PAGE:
CNS Canada — Cattle markets have seen recovery after taking a nosedive in earlier sessions, but prices likely won’t revisit summer highs, according to one analyst.
After hammering sharply lower, Chicago Mercantile Exchange live cattle futures saw recovery on Friday, and extended gains into Monday.
As of 2 p.m. CT on Monday, spot December live cattle futures were trading around $1.41 per pound. That’s about 13 cents off of lows hit at the beginning of October, but still below the summer high of $1.56/lb. (all figures US$).
“They’re lower than they have been,” said Anne Wasko, a market analyst with Gateway Livestock Marketing at Taber, Alta.
“I think we’re all going to look at the summer of 2015 and say ‘those were the ultimate highs for the cattle cycle here in Canada,’ and now we’re adjusting lower.”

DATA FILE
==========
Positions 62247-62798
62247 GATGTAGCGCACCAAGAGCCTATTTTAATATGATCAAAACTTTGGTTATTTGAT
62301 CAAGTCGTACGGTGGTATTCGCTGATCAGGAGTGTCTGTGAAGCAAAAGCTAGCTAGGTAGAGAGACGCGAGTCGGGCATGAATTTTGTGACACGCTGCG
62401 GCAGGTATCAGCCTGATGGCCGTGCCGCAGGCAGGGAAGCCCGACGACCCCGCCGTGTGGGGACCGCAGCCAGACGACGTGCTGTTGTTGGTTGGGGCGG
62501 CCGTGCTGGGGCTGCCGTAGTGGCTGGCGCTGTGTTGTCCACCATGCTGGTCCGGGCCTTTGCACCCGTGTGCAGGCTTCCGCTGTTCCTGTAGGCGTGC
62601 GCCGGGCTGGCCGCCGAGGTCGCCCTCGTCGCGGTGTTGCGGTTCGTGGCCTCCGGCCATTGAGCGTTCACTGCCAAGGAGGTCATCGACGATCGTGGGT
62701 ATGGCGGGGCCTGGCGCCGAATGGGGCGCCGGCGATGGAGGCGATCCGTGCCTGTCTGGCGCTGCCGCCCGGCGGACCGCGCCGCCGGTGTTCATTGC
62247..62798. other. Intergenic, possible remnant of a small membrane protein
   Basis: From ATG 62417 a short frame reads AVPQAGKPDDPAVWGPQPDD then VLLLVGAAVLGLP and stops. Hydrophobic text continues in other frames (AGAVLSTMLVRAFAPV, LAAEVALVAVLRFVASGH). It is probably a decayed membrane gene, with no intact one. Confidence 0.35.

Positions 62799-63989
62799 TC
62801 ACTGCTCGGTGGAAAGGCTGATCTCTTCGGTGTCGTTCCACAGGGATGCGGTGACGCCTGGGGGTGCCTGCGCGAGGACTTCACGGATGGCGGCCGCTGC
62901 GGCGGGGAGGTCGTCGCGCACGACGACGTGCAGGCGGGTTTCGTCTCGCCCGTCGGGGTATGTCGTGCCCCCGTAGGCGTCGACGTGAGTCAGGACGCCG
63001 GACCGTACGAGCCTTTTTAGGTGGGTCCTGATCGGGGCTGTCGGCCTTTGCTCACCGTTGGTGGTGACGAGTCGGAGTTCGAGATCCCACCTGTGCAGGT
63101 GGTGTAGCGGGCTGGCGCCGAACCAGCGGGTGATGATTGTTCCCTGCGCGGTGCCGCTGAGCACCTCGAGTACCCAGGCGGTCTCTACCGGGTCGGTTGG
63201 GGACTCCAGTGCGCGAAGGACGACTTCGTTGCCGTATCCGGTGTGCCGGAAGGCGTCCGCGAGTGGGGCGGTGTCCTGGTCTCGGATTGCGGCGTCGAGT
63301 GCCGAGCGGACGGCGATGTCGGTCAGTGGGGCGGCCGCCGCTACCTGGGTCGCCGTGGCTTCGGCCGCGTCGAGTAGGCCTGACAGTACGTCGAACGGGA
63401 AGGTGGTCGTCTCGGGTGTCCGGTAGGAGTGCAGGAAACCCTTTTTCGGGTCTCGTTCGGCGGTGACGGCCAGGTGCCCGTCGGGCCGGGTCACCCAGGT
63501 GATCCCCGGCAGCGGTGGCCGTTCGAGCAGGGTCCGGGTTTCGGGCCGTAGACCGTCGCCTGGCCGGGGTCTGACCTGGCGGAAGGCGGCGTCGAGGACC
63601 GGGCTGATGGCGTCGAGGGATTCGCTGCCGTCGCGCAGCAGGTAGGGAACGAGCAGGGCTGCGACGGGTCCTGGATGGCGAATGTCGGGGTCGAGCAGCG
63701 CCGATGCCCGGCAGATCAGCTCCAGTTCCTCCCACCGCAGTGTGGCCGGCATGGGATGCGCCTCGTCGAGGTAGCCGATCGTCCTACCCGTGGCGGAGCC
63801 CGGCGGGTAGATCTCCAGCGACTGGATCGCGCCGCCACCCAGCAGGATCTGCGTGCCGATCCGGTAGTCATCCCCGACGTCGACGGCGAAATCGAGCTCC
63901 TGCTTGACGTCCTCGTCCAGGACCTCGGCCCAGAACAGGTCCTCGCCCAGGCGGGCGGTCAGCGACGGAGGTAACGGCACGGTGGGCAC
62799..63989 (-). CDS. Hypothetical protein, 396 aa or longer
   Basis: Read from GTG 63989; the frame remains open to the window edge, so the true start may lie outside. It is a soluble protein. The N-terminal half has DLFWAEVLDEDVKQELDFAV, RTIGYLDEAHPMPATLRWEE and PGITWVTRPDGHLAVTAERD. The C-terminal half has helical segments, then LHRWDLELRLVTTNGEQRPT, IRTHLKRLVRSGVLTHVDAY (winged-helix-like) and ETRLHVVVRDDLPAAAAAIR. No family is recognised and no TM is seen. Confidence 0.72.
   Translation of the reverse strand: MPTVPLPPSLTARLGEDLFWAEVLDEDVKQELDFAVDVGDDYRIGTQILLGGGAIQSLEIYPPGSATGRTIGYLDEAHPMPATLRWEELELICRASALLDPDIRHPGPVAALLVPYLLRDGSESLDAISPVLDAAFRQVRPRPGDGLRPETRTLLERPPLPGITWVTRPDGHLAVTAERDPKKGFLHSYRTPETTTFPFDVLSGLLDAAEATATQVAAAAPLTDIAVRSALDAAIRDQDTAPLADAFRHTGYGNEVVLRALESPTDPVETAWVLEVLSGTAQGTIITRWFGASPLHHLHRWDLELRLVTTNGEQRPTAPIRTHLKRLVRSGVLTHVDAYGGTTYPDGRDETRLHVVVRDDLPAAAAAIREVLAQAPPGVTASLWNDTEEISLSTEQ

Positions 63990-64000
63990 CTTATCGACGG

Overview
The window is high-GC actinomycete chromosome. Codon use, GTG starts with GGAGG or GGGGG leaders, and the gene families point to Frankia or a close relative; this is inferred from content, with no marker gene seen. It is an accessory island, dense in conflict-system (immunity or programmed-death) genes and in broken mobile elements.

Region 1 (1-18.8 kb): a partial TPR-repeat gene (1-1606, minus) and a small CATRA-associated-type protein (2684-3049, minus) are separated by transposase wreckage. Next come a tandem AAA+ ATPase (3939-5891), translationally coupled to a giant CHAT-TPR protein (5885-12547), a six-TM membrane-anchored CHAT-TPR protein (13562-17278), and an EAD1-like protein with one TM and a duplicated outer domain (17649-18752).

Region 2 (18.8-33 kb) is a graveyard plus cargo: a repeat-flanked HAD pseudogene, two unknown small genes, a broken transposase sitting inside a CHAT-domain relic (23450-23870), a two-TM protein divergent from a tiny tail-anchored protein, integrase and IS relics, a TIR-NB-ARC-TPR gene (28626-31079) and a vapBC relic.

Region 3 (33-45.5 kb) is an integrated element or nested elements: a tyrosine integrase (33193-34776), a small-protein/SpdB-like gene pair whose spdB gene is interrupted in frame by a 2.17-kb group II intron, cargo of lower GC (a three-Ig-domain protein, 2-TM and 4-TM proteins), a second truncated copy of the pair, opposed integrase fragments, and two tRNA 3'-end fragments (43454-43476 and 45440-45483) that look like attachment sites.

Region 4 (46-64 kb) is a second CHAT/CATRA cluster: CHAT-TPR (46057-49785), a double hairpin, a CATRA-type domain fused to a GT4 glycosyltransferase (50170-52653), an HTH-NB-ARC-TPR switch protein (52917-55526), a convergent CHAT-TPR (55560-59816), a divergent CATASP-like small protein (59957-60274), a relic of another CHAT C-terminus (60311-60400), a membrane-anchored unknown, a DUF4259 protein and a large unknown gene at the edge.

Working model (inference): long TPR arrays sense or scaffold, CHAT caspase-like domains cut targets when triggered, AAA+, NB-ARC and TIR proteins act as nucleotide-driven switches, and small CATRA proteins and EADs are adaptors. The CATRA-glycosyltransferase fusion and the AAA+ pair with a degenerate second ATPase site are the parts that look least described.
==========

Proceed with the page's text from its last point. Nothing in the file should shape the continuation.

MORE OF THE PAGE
Futures haven’t recovered to where they sat before the turbulence, and Wasko doesn’t think they will.
Wasko attributed the sharp declines, in part, to cattle feeders falling behind in their marketing in the U.S. Midwest’s corn belt, and Canadian markets followed.
U.S. cattle were considerably late and overweight for the market.
The bigger the cattle, the more pounds of beef on the market, and Wasko called it “the final straw that broke the camel’s back.”
Wasko also pegged volatility in global markets, naming China as an example, as another factor in the decline.
“This didn’t happen overnight. It’s been slowly happening all through the summer.”
But markets are trying to recover, especially as the U.S. works through its supply glut.
Heading into the fourth quarter, there is some bullish news for futures to ride on.
Wasko said U.S. supplies look smaller moving forward, and sales improve heading toward the holidays.
— Jade Markus writes for Commodity News Service Canada, a Winnipeg company specializing in grain and commodity market reporting. Follow her at @jade_markus on Twitter.